Yesterday I noticed quite a few bees on the landing area of the bottom board, covering it actually. Further up the face of the brood box there was a clump that fluctuated in size from golf ball to tennis ball in size.
I got concerned and opened up the hive to take a look. I have about 72 million bees in that box! I had added another deep on top of this one, but they seem uninterested.
I'm not sure what I'm looking for, but I found no cells being constructed from the bottoms of the frames, so I figured they were just hanging out as it was quite hot.
Should I put the empty on the bottom?
I tilted the brood box on my other hive and I do see some comb building activity on the bottoms of the frames. Can someone post a link of a picture showing an example of a queen cell under construction?
Mine are doing the same thing... seems like they are hot to me
Ventilation is what you need.
Prop up the inner cover and lid with a stick. in the front.
I bet you'll see a lot of them go back inside.
Also... If you have a Screened Bottom board, put it on that with it open. If you have a slatted rack put that on. If you have an old super, drill some holes and screen them over and put two more holes in the inner cover and screen all of those and put the vent box (old super with screened holes) on top of the screened inner cover with the lid on top of that. Now you have a lot more ventilation.
Also put some water out with a lot of wood scraps floating in it for the bees to land on. Or buy one of those soaker hoses that are just porus rubber and run it somewhere you'd like to water anyway. That way the bees can drink off of the hose and you can water your flowers, trees or whatever.
Just for fun, try hosing down the hives from the back (so you don't get those bees on the front), just enough to get the outside wet. That cools things off quickly. See if they don't go back inside.
Could also mean not much nectar out in the fields.Last week I drove into a yard on a hot day and there were thousands of bees hanging out,covering the whole front and some of the sides,but not much flight.No nectar shook out of the combs.Today I went to the same yard and it is even hotter.But every bee was in the air flying to and from an alfalfa field a mile away that just started to bloom.So when its hot and theres not much to do,they just lay around ,drink beer and visit!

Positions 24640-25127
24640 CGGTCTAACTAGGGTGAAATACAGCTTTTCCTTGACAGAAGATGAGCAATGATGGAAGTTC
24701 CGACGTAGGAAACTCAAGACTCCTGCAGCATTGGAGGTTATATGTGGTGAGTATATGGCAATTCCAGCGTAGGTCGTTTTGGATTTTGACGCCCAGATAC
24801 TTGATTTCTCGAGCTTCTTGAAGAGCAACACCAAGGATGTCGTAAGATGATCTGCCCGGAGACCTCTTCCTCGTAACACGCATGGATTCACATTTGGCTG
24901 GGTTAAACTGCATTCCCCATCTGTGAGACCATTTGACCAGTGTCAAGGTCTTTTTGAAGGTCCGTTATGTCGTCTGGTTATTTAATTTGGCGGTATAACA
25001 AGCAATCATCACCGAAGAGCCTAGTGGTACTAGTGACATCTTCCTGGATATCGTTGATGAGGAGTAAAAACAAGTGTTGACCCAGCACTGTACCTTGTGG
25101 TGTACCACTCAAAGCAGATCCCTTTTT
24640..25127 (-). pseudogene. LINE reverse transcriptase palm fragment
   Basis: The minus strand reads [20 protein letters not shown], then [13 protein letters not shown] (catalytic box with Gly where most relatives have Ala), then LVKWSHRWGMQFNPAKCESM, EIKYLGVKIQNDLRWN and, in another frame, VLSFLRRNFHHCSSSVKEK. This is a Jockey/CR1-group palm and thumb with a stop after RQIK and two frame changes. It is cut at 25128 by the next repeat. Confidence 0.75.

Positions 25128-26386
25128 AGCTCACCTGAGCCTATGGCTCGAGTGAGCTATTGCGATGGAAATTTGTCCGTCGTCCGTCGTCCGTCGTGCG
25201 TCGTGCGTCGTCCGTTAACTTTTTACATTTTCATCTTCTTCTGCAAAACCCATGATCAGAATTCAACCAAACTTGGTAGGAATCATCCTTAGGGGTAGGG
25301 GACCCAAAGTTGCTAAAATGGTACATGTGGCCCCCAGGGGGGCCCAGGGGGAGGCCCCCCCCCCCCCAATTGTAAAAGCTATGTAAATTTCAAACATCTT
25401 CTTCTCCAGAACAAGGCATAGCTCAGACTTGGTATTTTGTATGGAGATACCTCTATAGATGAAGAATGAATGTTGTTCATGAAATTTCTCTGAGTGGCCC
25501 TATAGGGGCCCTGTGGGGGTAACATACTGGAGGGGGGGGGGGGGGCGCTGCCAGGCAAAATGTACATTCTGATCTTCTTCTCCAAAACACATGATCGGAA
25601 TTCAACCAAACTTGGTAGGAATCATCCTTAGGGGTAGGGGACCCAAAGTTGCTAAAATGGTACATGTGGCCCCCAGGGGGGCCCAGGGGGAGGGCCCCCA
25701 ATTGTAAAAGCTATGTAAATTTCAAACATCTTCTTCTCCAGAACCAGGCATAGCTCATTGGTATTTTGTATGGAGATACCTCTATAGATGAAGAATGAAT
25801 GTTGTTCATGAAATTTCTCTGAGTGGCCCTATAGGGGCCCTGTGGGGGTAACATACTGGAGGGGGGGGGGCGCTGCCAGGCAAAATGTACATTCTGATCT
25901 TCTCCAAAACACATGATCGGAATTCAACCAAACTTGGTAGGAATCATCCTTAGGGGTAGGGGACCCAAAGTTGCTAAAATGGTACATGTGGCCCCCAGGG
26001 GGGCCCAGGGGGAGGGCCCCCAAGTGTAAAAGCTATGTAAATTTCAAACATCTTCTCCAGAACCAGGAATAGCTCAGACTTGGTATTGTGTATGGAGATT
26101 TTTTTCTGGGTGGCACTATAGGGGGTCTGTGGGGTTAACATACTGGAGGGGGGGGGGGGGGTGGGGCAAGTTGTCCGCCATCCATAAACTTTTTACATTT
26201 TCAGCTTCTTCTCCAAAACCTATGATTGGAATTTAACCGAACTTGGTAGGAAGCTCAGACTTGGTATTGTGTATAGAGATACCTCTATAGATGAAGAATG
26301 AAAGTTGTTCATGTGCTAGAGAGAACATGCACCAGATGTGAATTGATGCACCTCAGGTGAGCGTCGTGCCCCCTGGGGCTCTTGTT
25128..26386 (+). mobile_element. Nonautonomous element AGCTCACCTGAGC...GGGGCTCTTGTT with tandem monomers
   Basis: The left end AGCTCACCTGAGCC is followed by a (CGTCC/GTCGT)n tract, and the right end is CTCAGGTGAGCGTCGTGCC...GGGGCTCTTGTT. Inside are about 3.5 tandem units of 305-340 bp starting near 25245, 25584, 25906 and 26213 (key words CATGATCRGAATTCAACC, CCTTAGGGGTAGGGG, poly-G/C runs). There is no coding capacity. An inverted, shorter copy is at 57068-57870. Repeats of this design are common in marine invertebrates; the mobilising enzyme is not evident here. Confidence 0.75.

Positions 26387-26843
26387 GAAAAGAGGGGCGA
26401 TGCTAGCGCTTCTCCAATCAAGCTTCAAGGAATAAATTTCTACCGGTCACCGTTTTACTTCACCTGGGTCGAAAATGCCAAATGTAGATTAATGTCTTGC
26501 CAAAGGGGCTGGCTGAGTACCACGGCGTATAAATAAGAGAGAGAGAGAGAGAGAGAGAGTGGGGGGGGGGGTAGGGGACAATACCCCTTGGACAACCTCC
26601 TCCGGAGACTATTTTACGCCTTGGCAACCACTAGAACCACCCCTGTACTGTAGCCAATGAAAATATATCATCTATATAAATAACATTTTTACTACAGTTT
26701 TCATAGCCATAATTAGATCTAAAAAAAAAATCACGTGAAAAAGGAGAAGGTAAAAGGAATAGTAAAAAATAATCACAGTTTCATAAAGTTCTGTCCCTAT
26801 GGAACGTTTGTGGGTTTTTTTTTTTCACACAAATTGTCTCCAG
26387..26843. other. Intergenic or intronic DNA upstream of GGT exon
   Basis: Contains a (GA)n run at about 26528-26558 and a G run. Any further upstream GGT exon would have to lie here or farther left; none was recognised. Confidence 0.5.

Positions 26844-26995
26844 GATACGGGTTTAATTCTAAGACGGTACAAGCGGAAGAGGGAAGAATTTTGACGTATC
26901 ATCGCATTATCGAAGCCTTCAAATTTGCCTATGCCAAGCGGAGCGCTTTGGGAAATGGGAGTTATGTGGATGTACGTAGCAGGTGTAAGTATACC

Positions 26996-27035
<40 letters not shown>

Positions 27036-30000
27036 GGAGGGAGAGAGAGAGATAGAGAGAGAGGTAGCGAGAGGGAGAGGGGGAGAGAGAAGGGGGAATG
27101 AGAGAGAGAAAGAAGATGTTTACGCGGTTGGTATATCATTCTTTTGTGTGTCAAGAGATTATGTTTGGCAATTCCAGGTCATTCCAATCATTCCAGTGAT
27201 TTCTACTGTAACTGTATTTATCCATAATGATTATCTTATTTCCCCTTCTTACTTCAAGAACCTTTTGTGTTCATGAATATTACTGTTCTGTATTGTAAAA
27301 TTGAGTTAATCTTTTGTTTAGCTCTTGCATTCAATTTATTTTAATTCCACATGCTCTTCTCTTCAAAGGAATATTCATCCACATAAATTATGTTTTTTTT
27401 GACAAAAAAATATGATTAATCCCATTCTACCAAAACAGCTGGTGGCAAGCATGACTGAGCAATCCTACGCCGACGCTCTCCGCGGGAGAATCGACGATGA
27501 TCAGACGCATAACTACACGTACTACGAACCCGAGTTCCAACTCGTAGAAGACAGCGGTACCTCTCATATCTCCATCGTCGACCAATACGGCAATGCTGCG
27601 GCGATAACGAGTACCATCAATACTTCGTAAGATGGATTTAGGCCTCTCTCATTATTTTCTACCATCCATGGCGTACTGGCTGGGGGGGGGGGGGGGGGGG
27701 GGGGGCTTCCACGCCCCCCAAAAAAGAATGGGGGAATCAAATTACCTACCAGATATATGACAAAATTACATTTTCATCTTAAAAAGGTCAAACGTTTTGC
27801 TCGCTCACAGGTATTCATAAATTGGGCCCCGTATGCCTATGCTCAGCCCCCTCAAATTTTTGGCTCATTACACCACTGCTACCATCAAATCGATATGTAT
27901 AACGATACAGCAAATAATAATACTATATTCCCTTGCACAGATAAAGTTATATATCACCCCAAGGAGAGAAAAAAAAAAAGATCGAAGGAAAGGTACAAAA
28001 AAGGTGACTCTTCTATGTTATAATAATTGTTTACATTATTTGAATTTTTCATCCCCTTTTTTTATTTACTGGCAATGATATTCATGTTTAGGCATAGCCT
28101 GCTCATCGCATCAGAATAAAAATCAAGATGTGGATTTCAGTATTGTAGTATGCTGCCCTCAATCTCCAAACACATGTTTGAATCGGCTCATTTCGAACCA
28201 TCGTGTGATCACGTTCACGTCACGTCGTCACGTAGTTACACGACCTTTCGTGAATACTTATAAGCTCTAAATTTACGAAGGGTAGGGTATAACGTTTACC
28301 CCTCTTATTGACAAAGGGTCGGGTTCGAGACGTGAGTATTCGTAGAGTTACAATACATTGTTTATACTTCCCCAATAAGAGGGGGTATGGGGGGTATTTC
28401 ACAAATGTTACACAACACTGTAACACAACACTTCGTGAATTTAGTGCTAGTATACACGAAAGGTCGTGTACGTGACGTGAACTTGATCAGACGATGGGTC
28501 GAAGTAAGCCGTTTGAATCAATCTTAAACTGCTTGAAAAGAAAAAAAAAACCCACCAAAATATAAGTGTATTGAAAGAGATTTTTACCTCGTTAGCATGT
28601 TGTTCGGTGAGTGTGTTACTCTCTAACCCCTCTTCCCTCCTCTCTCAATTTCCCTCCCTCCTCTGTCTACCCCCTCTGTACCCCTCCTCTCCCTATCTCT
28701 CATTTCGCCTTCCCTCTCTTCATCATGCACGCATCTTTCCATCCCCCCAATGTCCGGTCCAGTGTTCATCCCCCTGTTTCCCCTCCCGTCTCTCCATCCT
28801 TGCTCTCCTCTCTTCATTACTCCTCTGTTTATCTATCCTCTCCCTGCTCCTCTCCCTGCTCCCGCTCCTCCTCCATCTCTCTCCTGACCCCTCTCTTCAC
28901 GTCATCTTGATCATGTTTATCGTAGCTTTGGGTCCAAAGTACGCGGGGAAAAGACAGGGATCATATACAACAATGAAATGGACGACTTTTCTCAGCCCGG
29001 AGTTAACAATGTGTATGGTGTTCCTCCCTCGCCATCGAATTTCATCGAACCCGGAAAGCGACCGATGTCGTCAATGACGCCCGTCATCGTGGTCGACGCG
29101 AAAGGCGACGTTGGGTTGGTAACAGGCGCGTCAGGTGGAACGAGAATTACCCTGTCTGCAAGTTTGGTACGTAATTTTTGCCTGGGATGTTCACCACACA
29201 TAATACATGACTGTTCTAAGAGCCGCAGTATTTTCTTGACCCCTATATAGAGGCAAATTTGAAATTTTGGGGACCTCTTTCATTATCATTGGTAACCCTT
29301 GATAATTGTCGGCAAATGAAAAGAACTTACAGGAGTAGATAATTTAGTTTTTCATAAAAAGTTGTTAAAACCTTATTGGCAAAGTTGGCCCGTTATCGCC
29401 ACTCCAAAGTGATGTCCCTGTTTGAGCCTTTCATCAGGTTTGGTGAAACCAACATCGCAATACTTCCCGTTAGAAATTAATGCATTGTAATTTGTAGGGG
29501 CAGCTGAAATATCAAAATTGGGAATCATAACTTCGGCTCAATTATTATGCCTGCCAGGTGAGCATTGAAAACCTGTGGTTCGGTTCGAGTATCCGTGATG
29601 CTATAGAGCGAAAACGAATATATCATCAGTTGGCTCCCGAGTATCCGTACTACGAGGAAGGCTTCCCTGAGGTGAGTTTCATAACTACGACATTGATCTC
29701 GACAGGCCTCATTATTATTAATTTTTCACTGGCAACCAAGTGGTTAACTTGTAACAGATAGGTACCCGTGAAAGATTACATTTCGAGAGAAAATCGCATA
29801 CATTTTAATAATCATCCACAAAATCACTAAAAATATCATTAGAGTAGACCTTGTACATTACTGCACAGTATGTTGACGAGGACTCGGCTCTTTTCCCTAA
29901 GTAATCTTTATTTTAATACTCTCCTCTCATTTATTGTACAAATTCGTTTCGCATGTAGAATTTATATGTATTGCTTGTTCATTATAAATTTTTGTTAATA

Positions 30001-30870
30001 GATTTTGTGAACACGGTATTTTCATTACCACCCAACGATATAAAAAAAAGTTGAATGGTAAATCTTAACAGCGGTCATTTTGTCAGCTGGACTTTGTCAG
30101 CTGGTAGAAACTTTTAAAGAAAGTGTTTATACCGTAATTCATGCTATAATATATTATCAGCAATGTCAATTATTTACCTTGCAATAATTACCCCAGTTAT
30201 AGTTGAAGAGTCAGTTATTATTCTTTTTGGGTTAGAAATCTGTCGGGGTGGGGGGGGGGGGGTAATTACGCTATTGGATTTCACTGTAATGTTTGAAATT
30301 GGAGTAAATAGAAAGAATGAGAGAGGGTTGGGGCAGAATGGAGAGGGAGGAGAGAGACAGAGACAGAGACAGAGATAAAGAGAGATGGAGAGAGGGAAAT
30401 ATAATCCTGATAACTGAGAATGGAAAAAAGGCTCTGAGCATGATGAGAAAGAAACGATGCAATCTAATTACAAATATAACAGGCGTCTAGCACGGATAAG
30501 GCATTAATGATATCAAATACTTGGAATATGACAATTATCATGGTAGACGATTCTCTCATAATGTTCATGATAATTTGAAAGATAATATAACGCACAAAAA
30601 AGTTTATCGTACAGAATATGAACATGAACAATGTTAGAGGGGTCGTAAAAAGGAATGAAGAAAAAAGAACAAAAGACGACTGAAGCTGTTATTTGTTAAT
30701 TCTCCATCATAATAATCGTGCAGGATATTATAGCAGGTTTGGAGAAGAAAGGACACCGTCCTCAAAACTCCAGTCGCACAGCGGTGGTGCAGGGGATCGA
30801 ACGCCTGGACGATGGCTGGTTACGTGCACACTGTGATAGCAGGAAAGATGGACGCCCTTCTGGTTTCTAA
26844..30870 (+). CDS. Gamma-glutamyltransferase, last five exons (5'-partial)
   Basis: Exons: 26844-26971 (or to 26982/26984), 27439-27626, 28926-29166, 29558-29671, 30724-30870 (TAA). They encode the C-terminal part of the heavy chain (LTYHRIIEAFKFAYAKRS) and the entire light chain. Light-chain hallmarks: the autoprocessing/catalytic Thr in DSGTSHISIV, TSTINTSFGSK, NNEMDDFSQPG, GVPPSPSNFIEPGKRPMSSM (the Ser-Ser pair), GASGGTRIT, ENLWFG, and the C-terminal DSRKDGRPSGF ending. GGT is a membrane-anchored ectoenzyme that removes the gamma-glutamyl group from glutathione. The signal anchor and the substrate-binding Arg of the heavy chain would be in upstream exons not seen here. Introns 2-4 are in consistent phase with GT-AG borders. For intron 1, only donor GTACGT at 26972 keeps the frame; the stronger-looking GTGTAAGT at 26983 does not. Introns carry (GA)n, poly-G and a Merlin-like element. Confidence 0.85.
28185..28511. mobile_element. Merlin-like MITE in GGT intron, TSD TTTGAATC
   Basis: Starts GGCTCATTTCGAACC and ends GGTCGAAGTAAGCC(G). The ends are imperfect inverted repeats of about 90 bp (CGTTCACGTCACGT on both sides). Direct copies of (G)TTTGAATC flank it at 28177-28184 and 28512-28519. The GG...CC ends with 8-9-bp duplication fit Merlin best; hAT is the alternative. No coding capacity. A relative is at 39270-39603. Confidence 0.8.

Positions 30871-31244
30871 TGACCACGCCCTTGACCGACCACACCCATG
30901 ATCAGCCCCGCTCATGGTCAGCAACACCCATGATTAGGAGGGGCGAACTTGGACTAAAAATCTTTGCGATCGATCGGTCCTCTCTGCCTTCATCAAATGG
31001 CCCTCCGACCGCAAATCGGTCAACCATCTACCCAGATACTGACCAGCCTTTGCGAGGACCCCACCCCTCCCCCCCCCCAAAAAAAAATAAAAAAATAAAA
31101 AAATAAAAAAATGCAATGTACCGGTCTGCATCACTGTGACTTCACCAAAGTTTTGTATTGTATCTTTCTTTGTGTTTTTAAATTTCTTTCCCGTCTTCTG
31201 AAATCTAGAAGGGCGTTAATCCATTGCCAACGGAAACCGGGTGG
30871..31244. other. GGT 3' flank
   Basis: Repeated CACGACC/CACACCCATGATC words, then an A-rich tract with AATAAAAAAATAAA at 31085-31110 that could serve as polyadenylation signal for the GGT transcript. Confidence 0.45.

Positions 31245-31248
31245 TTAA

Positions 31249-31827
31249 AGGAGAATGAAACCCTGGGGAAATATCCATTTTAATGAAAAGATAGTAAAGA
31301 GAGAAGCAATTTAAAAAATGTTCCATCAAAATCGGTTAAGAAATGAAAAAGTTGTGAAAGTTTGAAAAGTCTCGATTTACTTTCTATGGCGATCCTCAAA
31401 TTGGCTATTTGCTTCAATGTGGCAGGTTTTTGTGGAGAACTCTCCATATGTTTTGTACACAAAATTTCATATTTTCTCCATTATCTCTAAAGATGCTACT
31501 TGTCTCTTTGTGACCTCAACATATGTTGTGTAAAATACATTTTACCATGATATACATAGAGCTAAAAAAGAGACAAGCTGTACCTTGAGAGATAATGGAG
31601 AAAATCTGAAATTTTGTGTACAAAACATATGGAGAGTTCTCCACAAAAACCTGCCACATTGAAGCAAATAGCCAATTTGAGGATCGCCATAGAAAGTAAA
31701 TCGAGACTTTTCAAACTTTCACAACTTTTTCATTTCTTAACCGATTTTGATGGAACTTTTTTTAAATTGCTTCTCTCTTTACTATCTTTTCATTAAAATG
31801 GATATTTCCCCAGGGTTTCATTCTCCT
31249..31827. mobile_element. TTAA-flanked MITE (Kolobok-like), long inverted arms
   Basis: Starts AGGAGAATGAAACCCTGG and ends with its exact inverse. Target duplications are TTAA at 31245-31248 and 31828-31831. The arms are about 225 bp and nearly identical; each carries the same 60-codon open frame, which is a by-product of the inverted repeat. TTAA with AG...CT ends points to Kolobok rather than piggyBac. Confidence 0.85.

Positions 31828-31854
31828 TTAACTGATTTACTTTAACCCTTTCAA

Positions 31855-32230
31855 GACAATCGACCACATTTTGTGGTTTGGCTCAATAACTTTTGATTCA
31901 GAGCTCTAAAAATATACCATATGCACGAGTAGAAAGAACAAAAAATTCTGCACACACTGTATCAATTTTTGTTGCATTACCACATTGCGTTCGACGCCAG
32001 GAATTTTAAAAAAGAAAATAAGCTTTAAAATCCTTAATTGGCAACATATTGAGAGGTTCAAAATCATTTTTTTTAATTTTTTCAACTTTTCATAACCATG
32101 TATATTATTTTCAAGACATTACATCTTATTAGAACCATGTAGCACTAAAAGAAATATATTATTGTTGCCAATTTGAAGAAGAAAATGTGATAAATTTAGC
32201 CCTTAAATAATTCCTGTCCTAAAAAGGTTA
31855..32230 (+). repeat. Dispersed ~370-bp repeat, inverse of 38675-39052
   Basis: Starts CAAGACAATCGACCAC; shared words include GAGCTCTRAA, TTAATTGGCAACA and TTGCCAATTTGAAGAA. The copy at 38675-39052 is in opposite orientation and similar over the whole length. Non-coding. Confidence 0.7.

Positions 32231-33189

Greetings . . .
My hive is lightly shaded from about 10am thru 6pm. I have made a "special" inner-cover that is ALL wire mesh and raise the top-cover w/ 3/4" spacers. The hive sets on an elevated stand w/ open SSB. I am not using a slatted rack.
Last evening (8:30pm) the landing board (5x16) was covered w/ bees, a "beard" of bees was also from the hive entrance up 6" on front of hive. This afternoon (4:00pm) bees covered an area about 3x8 on the landing board.
At 4:00pm I made my regularly "scheduled" inspection, found capped honey in 8 frames of top brood chamber, capped brood in middle chamber, and lots of bees clustered under bottom chamber. Perhaps a slatted rack IS needed.
I am not sure, but the "flow" may be a little slow now. I don't think my bees are hot, they may be loafing, hope their beer-drinking does not affect the stored honey.
If they are to maintain an internal temp of 91-92 degrees and its 90 degrees outside, and taking the heat added by brood and nurse bees into account, then how many bees do are needed in the hive? Not many. Thats why in the evening when all the field bees come back they hang outside. It just means they do not need any added heat inside.
This is the time when bees will experience a stop in nectar and you should be looking for queens to stop laying. stnectardurth
Yep,bees hang out at night to keep cool.The only time it concerns me is when they have to be moved and there are big clusters all over the lifting cleats,takes a lot of smoking to get them in and they start coming out again as soon as they are loaded.Now during swarming season if a hive is clustering outside while the rest are working,its worth taking a look for cells but doesnt always mean there will be any.